Python Jumpstart by Building 10 Apps Transcripts
Chapter: App 8: File Searcher App
Lecture: Generators save the day

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0:00 We've seen this concept of generator methods
0:03 let's go apply it to everything we have going on here
0:05 and I'll even show you another keyword we haven't had a chance to talk about yet.
0:08 So let's start at the bottom.
0:09 Here is a method that is a traditional method it puts all the stuff
0:12 into the list and then once that computation is done
0:15 everything is computed it returns that whole list and then
0:18 we just have another list above that we had even more to
0:21 and keep extending as we have more and more files.
0:24 We can do better.
0:26 So, instead of doing matches here, let's get rid of this,
0:29 and instead of doing append m we will say yield m
0:32 and we won't have to return the matches
0:35 maybe I'll even comment it out for you, like so,
0:40 so no more lists, we are just doing yield, now this would already work,
0:44 what we are doing is calling up here search file and here we get our generator,
0:50 but we can take any collection generators or iterable collections and extend this list,
0:55 but we can actually do better still
1:00 so this is a generator method, this is a regular one,
1:03 but we can also apply the exactly same idea here and the same idea here,
1:07 now this gets a little tricky because I have to say for m in matches: yield m,
1:14 now, that's not the most fun thing to write,
1:16 it would work but I'll show you something better,
1:17 same thing down here for all the matches there we want to do that,
1:21 and then we no longer have our return
1:23 so here is the generator method and this is going to come through
1:26 and each time that we sort go pull something out of this collection,
1:30 it's going to go until it hits one of these,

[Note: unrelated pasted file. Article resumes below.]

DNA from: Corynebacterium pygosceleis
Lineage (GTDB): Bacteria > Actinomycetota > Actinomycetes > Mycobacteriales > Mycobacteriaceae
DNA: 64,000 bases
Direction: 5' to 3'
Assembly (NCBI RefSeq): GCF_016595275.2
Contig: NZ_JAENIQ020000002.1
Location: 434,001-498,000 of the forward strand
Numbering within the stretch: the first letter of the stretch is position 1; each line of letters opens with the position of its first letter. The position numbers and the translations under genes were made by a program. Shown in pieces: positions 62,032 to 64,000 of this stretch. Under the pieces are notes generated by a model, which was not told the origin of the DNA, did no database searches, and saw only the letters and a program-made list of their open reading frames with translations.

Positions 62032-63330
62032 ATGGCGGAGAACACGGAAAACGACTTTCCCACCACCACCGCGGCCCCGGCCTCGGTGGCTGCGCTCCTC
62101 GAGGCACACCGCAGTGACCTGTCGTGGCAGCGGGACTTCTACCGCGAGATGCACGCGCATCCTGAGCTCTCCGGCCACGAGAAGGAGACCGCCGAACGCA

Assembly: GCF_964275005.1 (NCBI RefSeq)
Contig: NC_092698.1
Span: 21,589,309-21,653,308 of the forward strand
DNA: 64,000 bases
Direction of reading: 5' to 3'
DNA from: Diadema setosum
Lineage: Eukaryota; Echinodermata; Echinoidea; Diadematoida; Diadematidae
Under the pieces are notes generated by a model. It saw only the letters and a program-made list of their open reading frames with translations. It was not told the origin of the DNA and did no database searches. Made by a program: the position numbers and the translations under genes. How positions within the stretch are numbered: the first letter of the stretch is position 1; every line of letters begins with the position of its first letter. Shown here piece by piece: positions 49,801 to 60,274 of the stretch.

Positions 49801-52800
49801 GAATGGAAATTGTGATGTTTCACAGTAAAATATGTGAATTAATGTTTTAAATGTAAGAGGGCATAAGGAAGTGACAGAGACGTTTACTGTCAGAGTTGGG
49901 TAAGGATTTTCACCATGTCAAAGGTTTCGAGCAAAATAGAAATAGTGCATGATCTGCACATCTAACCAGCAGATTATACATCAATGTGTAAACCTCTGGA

1:33 which the generator and it's going to hand one back
1:36 so if we only wanted the first 4 matches
1:39 we could compute that extremely quickly.
1:40 However, this line 65, 66 this is not the coolest thing,
1:44 it turns out that python 3.3 added basically a keyword that will do the same thing
1:51 like take a whole set and sort of hand them back one at a time,
1:54 and so we can simplify this and just say yield from matches,
1:57 and if we really wanted to simplify this we could actually come down here
2:00 and just write it as one line, we could just say yield from that,
2:05 never even store matches here, similarly yield from that;
2:10 so down below, we have search files,
2:12 that individual searching of a single file is a generator
2:15 and we only ever have a single line in memory at a time.
2:20 Now up here, as we work through all the files in our directory
2:23 or even recurse into a tree of directories and their files,
2:27 we are only pulling back one item from either here or here at a given time,
2:33 and that means we only have 1 line in memory at a time,
2:37 really one search result and then we can go up here and we are printing out
2:41 now, let me just show you that this is still working,